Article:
BME680 sensor mith MCU arrived. Hope I can read the chinese specification of the module.... ๐Ÿ™‚ (What stand PS for?)



  • @fotofieber hmm I'm not sure. Can you send me more info about the board you got?


  • Hardware Contributor



  • @fotofieber I'm using I2C over here with great success. Let me know how it goes!


  • Hardware Contributor

    @jaredwolff
    Seems like I only get an IAQ value for the BME680 and no (e)CO2. Is this correct?



  • @fotofieber correct! No C02. There's also temp, humidity and pressure. Here's a little code to get up and running with their C++ library.


  • Hardware Contributor

    @jaredwolff
    Managed to compile Bosch arduino demo code on ESP32 on platformio after 3 hours. ๐Ÿ˜Ž

    But then....

    BSEC library version 1.4.7.3
    Timestamp [ms], raw temperature [ยฐC], pressure [hPa], raw relative humidity [%], gas [Ohm], IAQ, IAQ accuracy, temperature [ยฐC], relative humidity [%], Static IAQ, CO2 equivalent, breath VOC equivalent
    BSEC error code : -2
    

    Maybe I give up here, as I really don't like to use binary code in my sensors....



  • @fotofieber integrating their static library is a PITA.

    What processor are you using exactly? That wold dictate which version of the BSEC you'd integrate.

    For Arduino, the library should handle the import of the .a file. If you're in any other environment you'll have to add a few lines:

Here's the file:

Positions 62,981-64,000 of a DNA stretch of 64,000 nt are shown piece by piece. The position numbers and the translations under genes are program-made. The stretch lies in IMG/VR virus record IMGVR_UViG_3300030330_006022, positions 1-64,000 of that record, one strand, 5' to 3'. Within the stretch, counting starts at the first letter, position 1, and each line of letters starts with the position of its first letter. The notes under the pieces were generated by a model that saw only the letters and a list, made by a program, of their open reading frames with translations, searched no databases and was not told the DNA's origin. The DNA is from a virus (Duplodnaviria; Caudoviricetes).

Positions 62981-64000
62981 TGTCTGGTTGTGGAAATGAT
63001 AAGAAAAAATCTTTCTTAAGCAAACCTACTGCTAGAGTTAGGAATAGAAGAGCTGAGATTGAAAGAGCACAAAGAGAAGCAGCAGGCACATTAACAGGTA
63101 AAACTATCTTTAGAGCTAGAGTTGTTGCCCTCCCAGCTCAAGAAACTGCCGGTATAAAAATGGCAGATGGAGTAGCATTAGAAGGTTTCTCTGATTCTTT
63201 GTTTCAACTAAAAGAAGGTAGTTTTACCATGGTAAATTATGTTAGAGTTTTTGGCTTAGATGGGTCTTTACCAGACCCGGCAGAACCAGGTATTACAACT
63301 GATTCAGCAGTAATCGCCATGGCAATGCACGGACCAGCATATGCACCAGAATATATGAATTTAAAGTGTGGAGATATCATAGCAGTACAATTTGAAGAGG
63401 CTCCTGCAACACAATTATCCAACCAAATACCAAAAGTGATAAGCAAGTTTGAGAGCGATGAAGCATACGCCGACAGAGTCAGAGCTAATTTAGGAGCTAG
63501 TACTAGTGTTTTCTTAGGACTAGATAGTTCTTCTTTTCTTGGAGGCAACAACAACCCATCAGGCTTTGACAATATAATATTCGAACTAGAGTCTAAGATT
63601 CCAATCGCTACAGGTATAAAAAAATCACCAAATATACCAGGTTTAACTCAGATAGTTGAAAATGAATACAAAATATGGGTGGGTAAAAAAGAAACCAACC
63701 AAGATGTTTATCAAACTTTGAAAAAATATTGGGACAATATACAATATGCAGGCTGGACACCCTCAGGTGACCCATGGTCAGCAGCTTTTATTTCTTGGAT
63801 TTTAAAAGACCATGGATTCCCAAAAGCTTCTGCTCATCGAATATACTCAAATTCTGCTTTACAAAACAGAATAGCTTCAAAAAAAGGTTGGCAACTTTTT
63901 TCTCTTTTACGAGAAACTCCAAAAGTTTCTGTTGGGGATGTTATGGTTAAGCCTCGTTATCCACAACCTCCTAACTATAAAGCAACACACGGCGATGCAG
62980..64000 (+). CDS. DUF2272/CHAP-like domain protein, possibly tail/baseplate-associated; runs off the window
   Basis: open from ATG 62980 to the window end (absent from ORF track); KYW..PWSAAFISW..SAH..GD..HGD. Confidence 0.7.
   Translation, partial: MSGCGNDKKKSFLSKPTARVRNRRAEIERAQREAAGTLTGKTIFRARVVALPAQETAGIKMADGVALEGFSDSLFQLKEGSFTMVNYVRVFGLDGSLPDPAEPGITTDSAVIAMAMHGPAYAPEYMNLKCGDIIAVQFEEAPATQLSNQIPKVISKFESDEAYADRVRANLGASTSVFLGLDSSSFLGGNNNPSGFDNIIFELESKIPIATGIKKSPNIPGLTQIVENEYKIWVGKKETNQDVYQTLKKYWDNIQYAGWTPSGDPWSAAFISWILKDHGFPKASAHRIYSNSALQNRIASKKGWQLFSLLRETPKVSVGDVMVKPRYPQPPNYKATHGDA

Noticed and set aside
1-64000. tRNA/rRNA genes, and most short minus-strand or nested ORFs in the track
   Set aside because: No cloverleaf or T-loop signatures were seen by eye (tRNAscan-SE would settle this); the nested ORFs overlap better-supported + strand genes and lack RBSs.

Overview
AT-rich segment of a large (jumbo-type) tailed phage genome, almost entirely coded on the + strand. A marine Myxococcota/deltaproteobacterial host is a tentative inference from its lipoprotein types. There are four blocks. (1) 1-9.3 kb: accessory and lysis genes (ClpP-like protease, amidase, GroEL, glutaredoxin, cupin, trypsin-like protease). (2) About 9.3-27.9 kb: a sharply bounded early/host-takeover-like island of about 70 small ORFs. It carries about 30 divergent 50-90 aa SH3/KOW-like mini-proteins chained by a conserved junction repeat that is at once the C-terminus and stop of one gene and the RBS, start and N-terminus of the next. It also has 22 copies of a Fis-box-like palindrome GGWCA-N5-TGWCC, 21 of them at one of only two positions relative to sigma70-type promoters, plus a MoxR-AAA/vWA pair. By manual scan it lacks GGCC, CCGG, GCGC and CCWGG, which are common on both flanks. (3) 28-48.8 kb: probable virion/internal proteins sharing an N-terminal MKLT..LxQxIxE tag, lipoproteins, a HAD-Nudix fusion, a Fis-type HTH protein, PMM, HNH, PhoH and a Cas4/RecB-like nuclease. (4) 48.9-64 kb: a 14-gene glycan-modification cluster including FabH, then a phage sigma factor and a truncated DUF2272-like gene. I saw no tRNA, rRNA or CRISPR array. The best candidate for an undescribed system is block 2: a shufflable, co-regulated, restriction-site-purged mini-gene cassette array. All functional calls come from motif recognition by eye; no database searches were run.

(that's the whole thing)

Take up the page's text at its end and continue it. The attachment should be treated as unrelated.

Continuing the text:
LIB_DEPS += $(USER_LIB_DIR)/libalgobsec.a
    LDFLAGS += -Wl,--whole-archive $(USER_LIB_DIR)/libalgobsec.a -Wl,--no-whole-archive
    

    I had to add these to the makefile in .particle/toolchains/deviceOS/1.2.0-beta.1/firmware-1.2.0-beta.1/modules/xenon/user-part for the Particle stuff to work.


  • Hardware Contributor

    @jaredwolff
    ESP32 is the platform I use.

    Linking is no problem (after trial and error of two hours ๐Ÿ™‚ ).

    I seem to have made a call to the lib:

    BSEC library version 1.4.7.3
    

    Now adding DEBUG-Messages to the BSEC arduino library.



  • @fotofieber said in Particle Powered Air Quality Sensor Logging to Google Docs:

    Linking is no problem (after trial and error of two hours ).

    Yea it took me a bit to figure that out too. ๐Ÿ˜ฌ

    Have you fired up the standard I2C library to see if you can talk to the BME680? Or maybe throw a logic analyzer on it to maker sure it's communicating? I'd imaging the compiler would barf if you used the wrong static library. Bosch does have an ESP32 specific one.

    Unfortunately, I don't have any way of testing that here. Keep me posted, I'm curious as to why it's not working.


  • Hardware Contributor

    @jaredwolff
    The data is read correctly:

    temp 1883
    hum 54739
    press 94317
    gas resistance 118267
    call bsec_do_steps(..
    return of bsec_do_steps -2
    

    And -2 means:

     BSEC_E_DOSTEPS_VALUELIMITS = -2,                /*!< Value of input (physical) sensor signal passed to bsec_do_steps() is not in the valid range */
    

    I wish I had the source code of the lib....



  • @fotofieber the library does have an error I found earlier. Divide _data.temperature by 100.0f and _data.humidity by 1000.0f. This is in BSEC.cpp

    See below:

    /**
     * @brief Read data from the BME680 and process it
     */
    bool Bsec::readProcessData(int64_t currTimeNs, bsec_bme_settings_t bme680Settings)
    {
    	bme680Status = bme680_get_sensor_data(&_data, &_bme680);
    	if (bme680Status != BME680_OK) {
    		return false;
    	}
    
    	bsec_input_t inputs[BSEC_MAX_PHYSICAL_SENSOR]; // Temp, Pres, Hum & Gas
    	uint8_t nInputs = 0, nOutputs = 0;